By Amber Robbin
Georgia was tough as nails, a woman with the skin of a buffalo and the constitution of a rattlesnake. She was always looking for her chance to strike, hiding her ruthlessness behind shifty eyes. She kept the office in line with the threat of her slow rattle, always prepared to save her skin by sinking her fangs into someone else’s. She had fought her way up to be the biggest toad in the puddle, and it damn sure hadn’t taught her to deal in favors. She was so crooked, she could swallow nails and spit out corkscrews.
Sitting in her office, she glared at me from behind her stiff, straw bangs. I reckoned I’d won the squabble, still she’d only fork over fifteen minutes a day of overtime (not the full hour and fifteen I toiled longer than all the rest). I decided to pull in my horns and take what I could get. I took to my feet slowly, holding her stare, then pivoted deliberately on my heel and swaggered down the hall back to my desk to claim my winnings. It would take much more than one slippery, superintending shrew to make me back down.
I got a wiggle on. It was half past eleven on a Friday, and overtime was due mighty soon. I’d never filled out the overtime form before, but I did a bang-up job tossing it together and sent it off with a lick and a promise. Before I could even refresh my doggone screen, Nancy was sending my form straight back to me on account of a difficulty she said there was with my reporting. Something about the way I typed my numbers had got her in a tizzy. I set right in correcting my errors, but Nancy was set on kicking up a row. There was no denying it, Nancy was ornery as a mama bear with a sore teat. Unlucky for her, I wasn’t in the mood to be rip-snorted. No highfalutin heffers were gonna bulldoze me anymore. What bosh was the old biddy going on about this time, I wondered as I read her message. Well if that don’t take the rag off the bush! I reckon, I’m gonna have to fight like Kilkenny cats to get my pay!! She was making me rewrite the whole damn thing cause I’d used an old form. I was dragged out, but I refused to throw up the sponge. I found the right form, praise the Lord, and shot it back to her without a pause. But by hook or crook, that old croaker was set on making my life a living hell.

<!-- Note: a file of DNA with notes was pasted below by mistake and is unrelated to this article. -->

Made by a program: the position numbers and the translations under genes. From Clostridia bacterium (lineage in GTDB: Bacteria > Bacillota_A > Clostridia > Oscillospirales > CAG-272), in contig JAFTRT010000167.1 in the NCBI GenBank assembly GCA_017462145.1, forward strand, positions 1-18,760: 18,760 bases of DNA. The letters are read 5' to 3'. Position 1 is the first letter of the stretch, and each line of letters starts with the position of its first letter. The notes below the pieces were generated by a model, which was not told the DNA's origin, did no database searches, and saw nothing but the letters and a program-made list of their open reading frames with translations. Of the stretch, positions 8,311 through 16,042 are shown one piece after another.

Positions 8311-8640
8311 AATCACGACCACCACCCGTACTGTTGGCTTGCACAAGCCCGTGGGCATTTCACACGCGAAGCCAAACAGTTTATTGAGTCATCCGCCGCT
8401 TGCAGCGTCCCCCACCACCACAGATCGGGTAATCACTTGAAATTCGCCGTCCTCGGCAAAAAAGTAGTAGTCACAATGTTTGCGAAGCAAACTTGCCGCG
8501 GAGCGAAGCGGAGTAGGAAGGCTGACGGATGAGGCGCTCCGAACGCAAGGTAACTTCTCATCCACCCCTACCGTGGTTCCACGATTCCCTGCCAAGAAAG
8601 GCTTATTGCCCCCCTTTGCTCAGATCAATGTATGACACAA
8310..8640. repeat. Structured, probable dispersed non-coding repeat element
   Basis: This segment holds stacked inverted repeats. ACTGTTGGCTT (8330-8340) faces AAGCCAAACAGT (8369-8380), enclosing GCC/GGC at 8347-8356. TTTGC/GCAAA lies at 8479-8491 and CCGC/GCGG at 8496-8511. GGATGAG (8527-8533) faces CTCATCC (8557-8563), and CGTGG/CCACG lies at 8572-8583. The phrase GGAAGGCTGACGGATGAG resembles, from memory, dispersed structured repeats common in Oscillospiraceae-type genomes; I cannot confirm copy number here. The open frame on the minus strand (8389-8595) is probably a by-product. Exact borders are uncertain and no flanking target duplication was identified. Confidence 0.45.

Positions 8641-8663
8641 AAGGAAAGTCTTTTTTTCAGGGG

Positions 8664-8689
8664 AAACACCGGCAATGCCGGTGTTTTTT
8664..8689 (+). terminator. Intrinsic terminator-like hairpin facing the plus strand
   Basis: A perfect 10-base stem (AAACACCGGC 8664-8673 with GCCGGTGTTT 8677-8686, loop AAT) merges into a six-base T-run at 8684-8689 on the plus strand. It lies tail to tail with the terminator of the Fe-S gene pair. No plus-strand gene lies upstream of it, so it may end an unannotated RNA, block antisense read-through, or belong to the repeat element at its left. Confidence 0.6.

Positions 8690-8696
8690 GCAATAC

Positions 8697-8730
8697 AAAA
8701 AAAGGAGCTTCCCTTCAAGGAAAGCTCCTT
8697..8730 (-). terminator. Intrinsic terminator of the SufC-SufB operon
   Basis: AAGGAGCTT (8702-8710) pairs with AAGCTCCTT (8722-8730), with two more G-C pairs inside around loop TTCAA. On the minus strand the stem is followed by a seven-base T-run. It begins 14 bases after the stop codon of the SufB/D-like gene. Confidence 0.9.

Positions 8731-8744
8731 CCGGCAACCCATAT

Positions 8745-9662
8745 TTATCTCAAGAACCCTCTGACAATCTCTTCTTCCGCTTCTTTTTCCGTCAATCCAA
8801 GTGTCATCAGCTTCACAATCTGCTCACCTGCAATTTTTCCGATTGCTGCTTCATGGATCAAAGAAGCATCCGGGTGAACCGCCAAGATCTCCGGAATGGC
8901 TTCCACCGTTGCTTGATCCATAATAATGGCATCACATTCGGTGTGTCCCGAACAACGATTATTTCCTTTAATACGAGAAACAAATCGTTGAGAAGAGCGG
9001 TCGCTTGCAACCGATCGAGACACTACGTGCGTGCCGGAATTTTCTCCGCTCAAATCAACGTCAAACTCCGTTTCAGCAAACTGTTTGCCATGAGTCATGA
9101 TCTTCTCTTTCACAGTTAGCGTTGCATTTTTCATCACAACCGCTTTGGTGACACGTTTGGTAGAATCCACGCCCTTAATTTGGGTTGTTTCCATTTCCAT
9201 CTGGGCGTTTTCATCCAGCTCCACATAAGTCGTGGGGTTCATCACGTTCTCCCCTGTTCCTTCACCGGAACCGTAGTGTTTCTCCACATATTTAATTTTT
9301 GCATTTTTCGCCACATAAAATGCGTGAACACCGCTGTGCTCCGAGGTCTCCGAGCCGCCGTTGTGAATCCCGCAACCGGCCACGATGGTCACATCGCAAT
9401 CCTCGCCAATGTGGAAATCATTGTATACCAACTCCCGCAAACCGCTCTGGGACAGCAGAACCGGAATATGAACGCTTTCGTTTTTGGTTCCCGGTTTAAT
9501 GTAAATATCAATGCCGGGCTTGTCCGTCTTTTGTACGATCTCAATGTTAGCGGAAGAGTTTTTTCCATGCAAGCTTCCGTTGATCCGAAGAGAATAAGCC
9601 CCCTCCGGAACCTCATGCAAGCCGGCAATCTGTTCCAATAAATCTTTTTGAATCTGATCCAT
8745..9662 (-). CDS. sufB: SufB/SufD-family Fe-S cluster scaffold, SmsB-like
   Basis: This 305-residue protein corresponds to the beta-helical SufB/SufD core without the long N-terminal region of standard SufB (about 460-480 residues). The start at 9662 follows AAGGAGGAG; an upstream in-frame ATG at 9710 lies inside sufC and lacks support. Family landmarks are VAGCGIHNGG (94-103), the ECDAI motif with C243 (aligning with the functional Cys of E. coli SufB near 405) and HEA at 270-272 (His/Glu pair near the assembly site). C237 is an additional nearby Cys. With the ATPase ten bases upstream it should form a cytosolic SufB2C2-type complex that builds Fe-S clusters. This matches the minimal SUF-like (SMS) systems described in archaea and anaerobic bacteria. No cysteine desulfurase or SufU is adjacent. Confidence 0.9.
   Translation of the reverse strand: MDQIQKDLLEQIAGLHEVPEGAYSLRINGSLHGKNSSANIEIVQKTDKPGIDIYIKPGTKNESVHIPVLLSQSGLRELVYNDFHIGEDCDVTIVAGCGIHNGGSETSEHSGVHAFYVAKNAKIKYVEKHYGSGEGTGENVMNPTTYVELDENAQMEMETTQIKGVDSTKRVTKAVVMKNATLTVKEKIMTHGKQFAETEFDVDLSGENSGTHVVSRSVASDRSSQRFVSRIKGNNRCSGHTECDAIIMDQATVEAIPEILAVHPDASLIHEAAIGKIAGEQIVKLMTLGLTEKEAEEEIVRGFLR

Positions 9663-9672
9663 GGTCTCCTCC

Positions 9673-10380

I’d had enough of her hogwash. I got up off my rump and walked myself straight back to Nancy’s stall. I knew I couldn’t leave the front unattended, but I didn’t give a hoot. She wanted the paper in her office? Oh, I’d shove the ever-lovin form right into her boot-licking, bellyaching bazoo. I stepped real slow up to her doorframe and assumed a wide-legged stance. She heard the clank of my boots and turned slowly around in her rolly chair. Her face looked like a dime’s worth of dog meat. We locked eyes, waiting to see who’d reach for their holster first. It was hot as a whorehouse on nickel night, and sweat beaded up on my brow. Still, I kept on with a stare that said, I’m gonna bury you alive in a bone orchard. She fired first: “Is that the right version?” “Yeah.” “It best be approved by Georgia.” “It is.” “Don’t put that thing down yet. You got in the middle of me doing my filing. Gimme a minute.” I stood gritting my teeth for half a day. “Ok, put it here, right here, but just know, I’m doing you a favor. You’re supposed to submit forms by…” I shinned out before she could finish her sentence, to add fuel to the fire, but also to book it back to my desk. I made it back in time and all seemed fine as cream gravy. Then, the phone: “As I was saying, you’re supposed to submit forms by high noon. And I hope you didn’t just leave the front unattended.” Leaving my desk was like leaving the gate open to a bullpen, but I wanted the whole operation to go down in blazes.
I spent the afternoon practicing my rope tricks, dreaming of being put out to pasture. At half past five, I closed up shop, hogtied the office doors, and vamoosed. I was hankering for a snort of oh-be-joyful. I found myself an ace-high establishment around the corner and bellied-up to the bar for a cowboy cocktail. Way I saw it, I had only two options for dealing with these book-learning blue bellies. I could either cut and run, forgetting the whole kit and caboodle, or buckle to and beat them at their own game. I paid the bar dog for my gut warmer and headed out to the cow-path. I wasn’t gonna let those lowdown, dirty sneaking polecats raise my bristles. I untied Trusty Ol’ Four-Speed and got back in the saddle. I wasn’t afeared of no Yankees. As pawpaw always said, “The man that straddles the fence usually has a sore crotch.”
To be continued…
Amber Robbin is the creator of Tumbleweed Diaries. She is passionate about languages, world travel, and currently working on a book about her adventures in Italy.